CONSPIRATA by Robert Harris

Book Quote:

“Such was the state of the city on the eve of Cicero’s consulship – a vortex of hunger, rumor, and anxiety; of crippled veterans and bankrupt farmers begging at every corner; of roistering bands of drunken young men terrorizing shopkeepers; of women from good families openly prostituting themselves outside the taverns; of sudden conflagrations, violent tempests, moonless nights and scavenging dogs; of fanatics, soothsayers, beggars, fights….Goods were scarce, food hoarded, shops empty. Even the moneylenders had stopped making loans.”

Book Review:

Review by Lynn Harnett (MAY 28, 2010)

Spanning five years, Harris’ second crisis-driven installment in the life of Cicero (after Imperium — both can be read on their own) begins in 63 BC as Cicero is elected consul of Rome and finds himself caught between two factions scheming for power, the patricians and the populists. Tiro, his slave and loyal secretary, continues to chronicle his master’s exploits as powerful forces range against him, including the wily and ruthless Gaius Julius Caesar.

“Pompey was still away commanding the legions in the East, and in his absence an uneasy, shifting mood swirled around the streets like river fog, giving everyone the jitters. There was a sense that some huge event was impending but no clear idea what it might be. The new tribunes were said to be working with Caesar and Crassus on a vast and secret scheme for giving away public land to the urban poor. Cicero had tried to find out more about it but had been rebuffed.”

The body of a disemboweled slave boy is discovered two days before Cicero’s inauguration, a murder which proves to be a barbaric sacrifice by a bunch of conspiring noblemen, aligning themselves, ironically, with the populists.

Then a group of agitated patrician senators appears at Cicero’s door while he is preparing his inaugural speech. Though he at first does not take them seriously – “Like many rich old men they tended to regard the slightest personal inconvenience as proof of the end of the world” – it turns out the oldest and most befuddled of them has been charged with the thirty-six year old murder of a tribune, Saturninus, who had, at the time, been declared a public enemy by the Senate for the murder of a consular candidate.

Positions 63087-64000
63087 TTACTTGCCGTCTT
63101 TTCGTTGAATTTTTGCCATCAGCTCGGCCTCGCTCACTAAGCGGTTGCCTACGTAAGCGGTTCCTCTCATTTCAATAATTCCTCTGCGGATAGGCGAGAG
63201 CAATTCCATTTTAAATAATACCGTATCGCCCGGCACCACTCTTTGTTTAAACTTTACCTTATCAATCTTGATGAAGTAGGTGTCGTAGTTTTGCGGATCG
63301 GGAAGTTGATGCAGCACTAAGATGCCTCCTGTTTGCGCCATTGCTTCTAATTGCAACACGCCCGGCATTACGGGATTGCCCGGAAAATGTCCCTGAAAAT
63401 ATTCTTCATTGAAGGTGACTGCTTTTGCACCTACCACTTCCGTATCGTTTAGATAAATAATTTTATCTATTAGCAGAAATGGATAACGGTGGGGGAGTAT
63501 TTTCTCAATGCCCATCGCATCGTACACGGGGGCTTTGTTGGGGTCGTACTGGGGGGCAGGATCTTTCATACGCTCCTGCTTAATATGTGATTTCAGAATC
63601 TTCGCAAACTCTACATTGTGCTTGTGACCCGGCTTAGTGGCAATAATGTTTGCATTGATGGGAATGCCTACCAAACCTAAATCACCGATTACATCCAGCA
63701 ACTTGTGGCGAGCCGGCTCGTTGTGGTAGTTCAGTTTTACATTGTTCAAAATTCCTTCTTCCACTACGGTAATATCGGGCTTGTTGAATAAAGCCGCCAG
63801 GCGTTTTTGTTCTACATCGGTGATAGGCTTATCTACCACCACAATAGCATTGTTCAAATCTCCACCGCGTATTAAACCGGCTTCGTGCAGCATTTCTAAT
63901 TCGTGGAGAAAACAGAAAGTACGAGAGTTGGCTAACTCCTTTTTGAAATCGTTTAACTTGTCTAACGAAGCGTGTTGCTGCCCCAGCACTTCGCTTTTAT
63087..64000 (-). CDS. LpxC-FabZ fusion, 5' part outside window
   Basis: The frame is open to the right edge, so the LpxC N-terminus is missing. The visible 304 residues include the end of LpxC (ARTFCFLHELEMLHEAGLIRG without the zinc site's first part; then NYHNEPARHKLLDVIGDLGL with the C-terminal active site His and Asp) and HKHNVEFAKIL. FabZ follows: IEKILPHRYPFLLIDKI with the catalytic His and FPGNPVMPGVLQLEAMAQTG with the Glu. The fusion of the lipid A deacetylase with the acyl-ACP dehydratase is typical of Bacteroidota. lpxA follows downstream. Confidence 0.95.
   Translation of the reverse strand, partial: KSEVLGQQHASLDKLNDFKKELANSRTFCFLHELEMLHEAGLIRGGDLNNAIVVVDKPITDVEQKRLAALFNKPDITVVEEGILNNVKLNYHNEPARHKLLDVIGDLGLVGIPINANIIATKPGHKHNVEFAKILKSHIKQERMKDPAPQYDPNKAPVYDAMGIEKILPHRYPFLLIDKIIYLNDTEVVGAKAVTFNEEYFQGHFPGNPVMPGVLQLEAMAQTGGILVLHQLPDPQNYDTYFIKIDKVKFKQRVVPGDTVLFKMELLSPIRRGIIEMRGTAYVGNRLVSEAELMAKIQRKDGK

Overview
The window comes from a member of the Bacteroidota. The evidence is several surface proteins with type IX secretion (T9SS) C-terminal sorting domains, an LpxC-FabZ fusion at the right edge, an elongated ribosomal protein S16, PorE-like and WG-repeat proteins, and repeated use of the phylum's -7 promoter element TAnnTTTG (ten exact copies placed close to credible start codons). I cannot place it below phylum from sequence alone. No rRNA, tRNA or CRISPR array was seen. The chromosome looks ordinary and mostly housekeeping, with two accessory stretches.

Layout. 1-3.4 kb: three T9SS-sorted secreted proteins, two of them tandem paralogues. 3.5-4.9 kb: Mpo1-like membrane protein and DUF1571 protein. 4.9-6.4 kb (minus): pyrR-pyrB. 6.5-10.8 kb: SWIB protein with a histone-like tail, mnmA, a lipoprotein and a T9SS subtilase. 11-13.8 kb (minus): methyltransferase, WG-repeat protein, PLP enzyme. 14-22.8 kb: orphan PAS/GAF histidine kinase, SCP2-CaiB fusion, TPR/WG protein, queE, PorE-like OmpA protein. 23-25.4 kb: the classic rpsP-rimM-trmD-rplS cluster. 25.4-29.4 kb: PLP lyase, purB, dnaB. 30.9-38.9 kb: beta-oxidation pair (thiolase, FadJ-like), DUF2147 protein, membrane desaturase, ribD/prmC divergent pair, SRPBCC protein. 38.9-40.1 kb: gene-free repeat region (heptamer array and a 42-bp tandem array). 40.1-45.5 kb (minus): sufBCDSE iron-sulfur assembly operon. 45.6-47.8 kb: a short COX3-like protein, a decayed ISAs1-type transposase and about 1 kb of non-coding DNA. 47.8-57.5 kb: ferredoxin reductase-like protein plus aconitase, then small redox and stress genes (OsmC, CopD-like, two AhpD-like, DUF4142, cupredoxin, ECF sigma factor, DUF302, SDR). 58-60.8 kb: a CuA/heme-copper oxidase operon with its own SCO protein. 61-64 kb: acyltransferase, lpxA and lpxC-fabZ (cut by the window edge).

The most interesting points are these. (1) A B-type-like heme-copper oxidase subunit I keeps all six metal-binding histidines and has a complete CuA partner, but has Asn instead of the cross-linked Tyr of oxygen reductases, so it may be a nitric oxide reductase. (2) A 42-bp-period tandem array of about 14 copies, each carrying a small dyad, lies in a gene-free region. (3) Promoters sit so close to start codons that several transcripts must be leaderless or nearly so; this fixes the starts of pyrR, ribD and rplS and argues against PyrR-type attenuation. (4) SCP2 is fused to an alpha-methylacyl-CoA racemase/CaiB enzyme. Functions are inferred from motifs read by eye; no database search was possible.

“Catulus spat out his name as if it were poison. ‘Saturninus! What a rogue! Killing him wasn’t a crime – it was a public service.’ “ Catulus goes on to describe the events, which involved at least 30 of Rome’s finest. Saturninus and his men had been captured and jailed in the Senate House until trial. “But we didn’t trust them not to escape again, so we got up on the roof and tore off the tiles and pelted them. There was no hiding place. They ran to and fro squealing like rats in a ditch. By the time Saturninus stopped twitching, you could barely tell who he was.’ “

Caesar, leader of the populists, is behind the charges, though Cicero is mystified as to what he expects to gain. He will find out as the public trial unfolds before the masses as well as hundreds of citizen jurors. Not only will his finest oratory be called upon, but his wiliest strategic thinking.

And this is only the beginning. 63 BC was a tumultuous year for Rome with plots, counterplots and more plots, most of them bearing the crafty marks of Caesar’s unconventional thinking. Cicero requires all his wits and political ingenuity just to stay alive. The sympathetic view of his mild-mannered secretary probes behind the events to explore Cicero’s thinking as he forms unlikely alliances, performs daring feats of oratory, and proves himself much braver than he feels. Not that Cicero doesn’t have his faults, which come back to haunt him after his consulship is complete.

The political maneuvering, fast footwork and bloody reprisals make for suspenseful reading, while the sympathetic narration fleshes out Cicero, who usually gets short shrift compared to Caesar, who here comes across as reckless as he is quick-witted.

Readers interested in this pivotal period in Roman history may also be interested in Valerio Massimo Manfredi’s The Ides of March, translated from the Italian by Christine Fedderson, (Europa Editions, paperback) which chronicles a race against time as a loyal centurion learns of the plot to assassinate Caesar and rushes to Rome to stop it. I found it a bit dry, with stilted characters, but aficionados may forgive these faults for the historical atmosphere as the centurion races through the countryside, recalling past campaigns and wary of betrayal.

AMAZON READER RATING: stars-4-0from 46 readers
PUBLISHER: Simon & Schuster; 1 edition (February 2, 2010)
REVIEWER: Lynn Harnett
AUTHOR WEBSITE: Wikipedia page on Robert Harris
EXTRAS: Excerpt
MORE ON MOSTLYFICTION: More early Roman Empire (in Fiction):A Day in the Life of Ancient Rome by Alberto Angela

Hadrian’s Wall by William Dietrich

A Body in the Bathhouse by Lindsey Davis


Cicero Trilogy


Movies from books:

May 28, 2010 · Judi Clark · No Comments
Tags: , , ,  · Posted in: Facing History

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